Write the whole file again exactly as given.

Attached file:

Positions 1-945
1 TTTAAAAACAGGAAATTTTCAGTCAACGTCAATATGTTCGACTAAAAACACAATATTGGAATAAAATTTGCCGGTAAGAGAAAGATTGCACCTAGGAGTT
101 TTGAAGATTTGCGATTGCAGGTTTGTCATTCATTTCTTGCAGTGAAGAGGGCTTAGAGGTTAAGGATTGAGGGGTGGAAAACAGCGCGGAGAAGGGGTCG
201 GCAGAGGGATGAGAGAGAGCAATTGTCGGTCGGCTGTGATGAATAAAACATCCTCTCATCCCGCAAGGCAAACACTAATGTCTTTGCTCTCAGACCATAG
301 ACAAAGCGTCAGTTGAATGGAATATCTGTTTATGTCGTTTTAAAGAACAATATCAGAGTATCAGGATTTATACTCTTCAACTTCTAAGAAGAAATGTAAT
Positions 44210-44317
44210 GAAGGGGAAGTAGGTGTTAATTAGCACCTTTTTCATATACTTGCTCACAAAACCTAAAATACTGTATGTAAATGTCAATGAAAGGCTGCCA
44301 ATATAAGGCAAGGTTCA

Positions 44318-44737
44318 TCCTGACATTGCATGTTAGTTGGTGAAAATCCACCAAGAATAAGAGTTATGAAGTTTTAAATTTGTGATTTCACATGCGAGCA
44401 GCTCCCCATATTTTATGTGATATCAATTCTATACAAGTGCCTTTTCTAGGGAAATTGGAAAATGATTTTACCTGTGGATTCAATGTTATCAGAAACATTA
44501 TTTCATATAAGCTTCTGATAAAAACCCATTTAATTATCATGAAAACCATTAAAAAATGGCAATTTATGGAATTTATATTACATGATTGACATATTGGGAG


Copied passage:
Positions 1-945
1 TTTAAAAACAGGAAATTTTCAGTCAACGTCAATATGTTCGACTAAAAACACAATATTGGAATAAAATTTGCCGGTAAGAGAAAGATTGCACCTAGGAGTT
101 TTGAAGATTTGCGATTGCAGGTTTGTCATTCATTTCTTGCAGTGAAGAGGGCTTAGAGGTTAAGGATTGAGGGGTGGAAAACAGCGCGGAGAAGGGGTCG
201 GCAGAGGGATGAGAGAGAGCAATTGTCGGTCGGCTGTGATGAATAAAACATCCTCTCATCCCGCAAGGCAAACACTAATGTCTTTGCTCTCAGACCATAG
301 ACAAAGCGTCAGTTGAATGGAATATCTGTTTATGTCGTTTTAAAGAACAATATCAGAGTATCAGGATTTATACTCTTCAACTTCTAAGAAGAAATGTAAT
Positions 44210-44317
44210 GAAGGGGAAGTAGGTGTTAATTAGCACCTTTTTCATATACTTGCTCACAAAACCTAAAATACTGTATGTAAATGTCAATGAAAGGCTGCCA
44301 ATATAAGGCAAGGTTCA

Positions 44318-44737
44318 TCCTGACATTGCATGTTAGTTGGTGAAAATCCACCAAGAATAAGAGTTATGAAGTTTTAAATTTGTGATTTCACATGCGAGCA
44401 GCTCCCCATATTTTATGTGATATCAATTCTATACAAGTGCCTTTTCTAGGGAAATTGGAAAATGATTTTACCTGTGGATTCAATGTTATCAGAAACATTA
44501 TTTCATATAAGCTTCTGATAAAAACCCATTTAATTATCATGAAAACCATTAAAAAATGGCAATTTATGGAATTTATATTACATGATTGACATATTGGGAG